With 802.11n creeping into many homes around the world, particularly inside laptops, vendors are now past the point of early adoption and are now looking towards a price war. It seems many vendors are ready to race for cheap 802.11n products, both in the manufacturing and in the retail sides.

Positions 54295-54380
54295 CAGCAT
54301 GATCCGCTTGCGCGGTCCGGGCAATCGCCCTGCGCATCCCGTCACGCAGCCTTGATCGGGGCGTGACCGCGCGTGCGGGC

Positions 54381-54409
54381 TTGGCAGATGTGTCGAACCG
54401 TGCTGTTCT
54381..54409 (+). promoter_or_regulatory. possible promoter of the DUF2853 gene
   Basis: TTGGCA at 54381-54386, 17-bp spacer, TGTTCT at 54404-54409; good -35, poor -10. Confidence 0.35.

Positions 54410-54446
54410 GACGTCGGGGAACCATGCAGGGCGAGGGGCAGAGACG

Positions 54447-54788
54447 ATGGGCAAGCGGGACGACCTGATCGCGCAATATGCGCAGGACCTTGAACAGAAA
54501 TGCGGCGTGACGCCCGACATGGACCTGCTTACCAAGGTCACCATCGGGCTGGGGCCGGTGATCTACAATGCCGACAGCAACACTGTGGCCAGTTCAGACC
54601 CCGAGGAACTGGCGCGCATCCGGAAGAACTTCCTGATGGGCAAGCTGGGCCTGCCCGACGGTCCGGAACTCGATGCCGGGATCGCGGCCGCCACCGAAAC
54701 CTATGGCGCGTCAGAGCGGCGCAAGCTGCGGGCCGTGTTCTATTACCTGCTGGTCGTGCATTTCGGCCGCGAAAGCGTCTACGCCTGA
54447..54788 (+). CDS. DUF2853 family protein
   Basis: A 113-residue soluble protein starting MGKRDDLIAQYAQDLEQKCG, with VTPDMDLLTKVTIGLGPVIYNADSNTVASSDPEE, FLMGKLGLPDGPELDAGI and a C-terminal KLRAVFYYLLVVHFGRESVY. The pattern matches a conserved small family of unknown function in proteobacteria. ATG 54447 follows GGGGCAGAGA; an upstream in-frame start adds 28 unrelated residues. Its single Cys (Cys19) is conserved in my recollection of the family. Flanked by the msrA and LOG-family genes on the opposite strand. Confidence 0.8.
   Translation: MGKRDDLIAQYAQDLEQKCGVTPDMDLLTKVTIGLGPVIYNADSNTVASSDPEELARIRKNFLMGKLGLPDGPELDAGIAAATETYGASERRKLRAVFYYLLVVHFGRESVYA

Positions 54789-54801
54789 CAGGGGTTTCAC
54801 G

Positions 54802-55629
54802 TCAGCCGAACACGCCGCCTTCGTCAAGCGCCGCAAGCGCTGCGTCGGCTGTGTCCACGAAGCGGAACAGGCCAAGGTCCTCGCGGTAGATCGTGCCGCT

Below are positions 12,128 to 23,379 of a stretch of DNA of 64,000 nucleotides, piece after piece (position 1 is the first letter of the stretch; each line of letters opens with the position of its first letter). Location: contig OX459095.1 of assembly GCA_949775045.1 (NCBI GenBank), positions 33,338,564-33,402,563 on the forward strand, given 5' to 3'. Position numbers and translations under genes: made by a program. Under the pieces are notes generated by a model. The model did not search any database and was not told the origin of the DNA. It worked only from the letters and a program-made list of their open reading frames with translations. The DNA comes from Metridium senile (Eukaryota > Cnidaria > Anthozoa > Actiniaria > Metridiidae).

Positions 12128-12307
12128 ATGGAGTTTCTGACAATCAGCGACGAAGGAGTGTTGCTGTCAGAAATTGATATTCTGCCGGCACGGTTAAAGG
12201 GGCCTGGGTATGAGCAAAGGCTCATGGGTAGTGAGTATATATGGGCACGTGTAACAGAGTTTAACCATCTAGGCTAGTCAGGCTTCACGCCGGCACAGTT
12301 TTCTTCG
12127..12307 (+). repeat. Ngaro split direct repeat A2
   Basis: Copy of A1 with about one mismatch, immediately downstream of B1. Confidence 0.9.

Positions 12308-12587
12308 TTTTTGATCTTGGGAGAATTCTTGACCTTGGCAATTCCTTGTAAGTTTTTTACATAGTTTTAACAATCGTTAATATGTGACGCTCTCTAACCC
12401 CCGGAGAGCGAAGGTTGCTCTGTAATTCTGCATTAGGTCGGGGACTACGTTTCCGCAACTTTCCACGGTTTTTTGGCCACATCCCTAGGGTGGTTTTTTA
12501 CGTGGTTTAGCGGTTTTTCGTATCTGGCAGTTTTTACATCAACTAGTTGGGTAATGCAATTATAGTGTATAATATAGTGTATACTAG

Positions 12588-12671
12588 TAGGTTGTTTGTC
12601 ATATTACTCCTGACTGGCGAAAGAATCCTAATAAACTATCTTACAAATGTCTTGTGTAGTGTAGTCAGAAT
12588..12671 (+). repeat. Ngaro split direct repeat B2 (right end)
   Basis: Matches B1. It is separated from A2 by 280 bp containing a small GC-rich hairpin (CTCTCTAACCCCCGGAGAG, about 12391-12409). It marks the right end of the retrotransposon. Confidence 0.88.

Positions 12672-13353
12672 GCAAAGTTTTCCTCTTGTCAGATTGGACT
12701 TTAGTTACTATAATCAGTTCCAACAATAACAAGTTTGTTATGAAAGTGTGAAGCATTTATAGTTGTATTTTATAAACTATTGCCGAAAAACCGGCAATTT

Obviously, big vendors like Atheros and Broadcom will be at each others throats, with the biggest three 802.11n vendors preparing single-chip solutions that will bring manufacturing costs down significantly. This will in the long run bring down the cost of consumer 802.11n products, from routers to laptop adapters. All of this previously depended on people accepting 802.11n, but as many laptops are now readily available with N without adding significant or even noticeable cost, it won't be long before it is very prevalent.